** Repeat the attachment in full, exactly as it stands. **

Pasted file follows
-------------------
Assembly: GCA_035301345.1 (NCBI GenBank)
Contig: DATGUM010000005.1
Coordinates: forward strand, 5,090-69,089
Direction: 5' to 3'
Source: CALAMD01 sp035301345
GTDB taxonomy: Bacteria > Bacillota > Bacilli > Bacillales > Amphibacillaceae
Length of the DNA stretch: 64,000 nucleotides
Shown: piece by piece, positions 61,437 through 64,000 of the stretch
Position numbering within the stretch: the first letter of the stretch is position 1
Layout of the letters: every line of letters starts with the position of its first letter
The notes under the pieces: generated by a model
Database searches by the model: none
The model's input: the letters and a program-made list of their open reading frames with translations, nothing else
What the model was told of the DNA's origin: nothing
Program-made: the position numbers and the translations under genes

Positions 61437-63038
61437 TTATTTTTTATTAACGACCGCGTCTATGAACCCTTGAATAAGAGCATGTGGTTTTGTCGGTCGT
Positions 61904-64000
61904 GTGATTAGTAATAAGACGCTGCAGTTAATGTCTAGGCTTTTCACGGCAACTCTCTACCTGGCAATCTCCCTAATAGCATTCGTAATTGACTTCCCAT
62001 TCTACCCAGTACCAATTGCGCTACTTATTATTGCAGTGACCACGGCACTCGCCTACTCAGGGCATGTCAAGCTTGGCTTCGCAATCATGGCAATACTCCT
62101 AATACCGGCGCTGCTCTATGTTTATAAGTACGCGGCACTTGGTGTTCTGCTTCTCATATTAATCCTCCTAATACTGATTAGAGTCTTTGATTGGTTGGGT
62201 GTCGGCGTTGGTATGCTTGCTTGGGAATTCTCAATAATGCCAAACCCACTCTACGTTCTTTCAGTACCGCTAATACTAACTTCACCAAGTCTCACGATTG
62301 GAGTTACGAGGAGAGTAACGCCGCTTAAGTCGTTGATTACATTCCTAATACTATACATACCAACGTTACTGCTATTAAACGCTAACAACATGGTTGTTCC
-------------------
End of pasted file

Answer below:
Assembly: GCA_035301345.1 (NCBI GenBank)
Contig: DATGUM010000005.1
Coordinates: forward strand, 5,090-69,089
Direction: 5' to 3'
Source: CALAMD01 sp035301345
GTDB taxonomy: Bacteria > Bacillota > Bacilli > Bacillales > Amphibacillaceae
Length of the DNA stretch: 64,000 nucleotides
Shown: piece by piece, positions 61,437 through 64,000 of the stretch
Position numbering within the stretch: the first letter of the stretch is position 1
Layout of the letters: every line of letters starts with the position of its first letter
The notes under the pieces: generated by a model
Database searches by the model: none
The model's input: the letters and a program-made list of their open reading frames with translations, nothing else
What the model was told of the DNA's origin: nothing
Program-made: the position numbers and the translations under genes

Positions 61437-63038
61437 TTATTTTTTATTAACGACCGCGTCTATGAACCCTTGAATAAGAGCATGTGGTTTTGTCGGTCGT
Positions 61904-64000
61904 GTGATTAGTAATAAGACGCTGCAGTTAATGTCTAGGCTTTTCACGGCAACTCTCTACCTGGCAATCTCCCTAATAGCATTCGTAATTGACTTCCCAT
62001 TCTACCCAGTACCAATTGCGCTACTTATTATTGCAGTGACCACGGCACTCGCCTACTCAGGGCATGTCAAGCTTGGCTTCGCAATCATGGCAATACTCCT
62101 AATACCGGCGCTGCTCTATGTTTATAAGTACGCGGCACTTGGTGTTCTGCTTCTCATATTAATCCTCCTAATACTGATTAGAGTCTTTGATTGGTTGGGT
62201 GTCGGCGTTGGTATGCTTGCTTGGGAATTCTCAATAATGCCAAACCCACTCTACGTTCTTTCAGTACCGCTAATACTAACTTCACCAAGTCTCACGATTG
62301 GAGTTACGAGGAGAGTAACGCCGCTTAAGTCGTTGATTACATTCCTAATACTATACATACCAACGTTACTGCTATTAAACGCTAACAACATGGTTGTTCC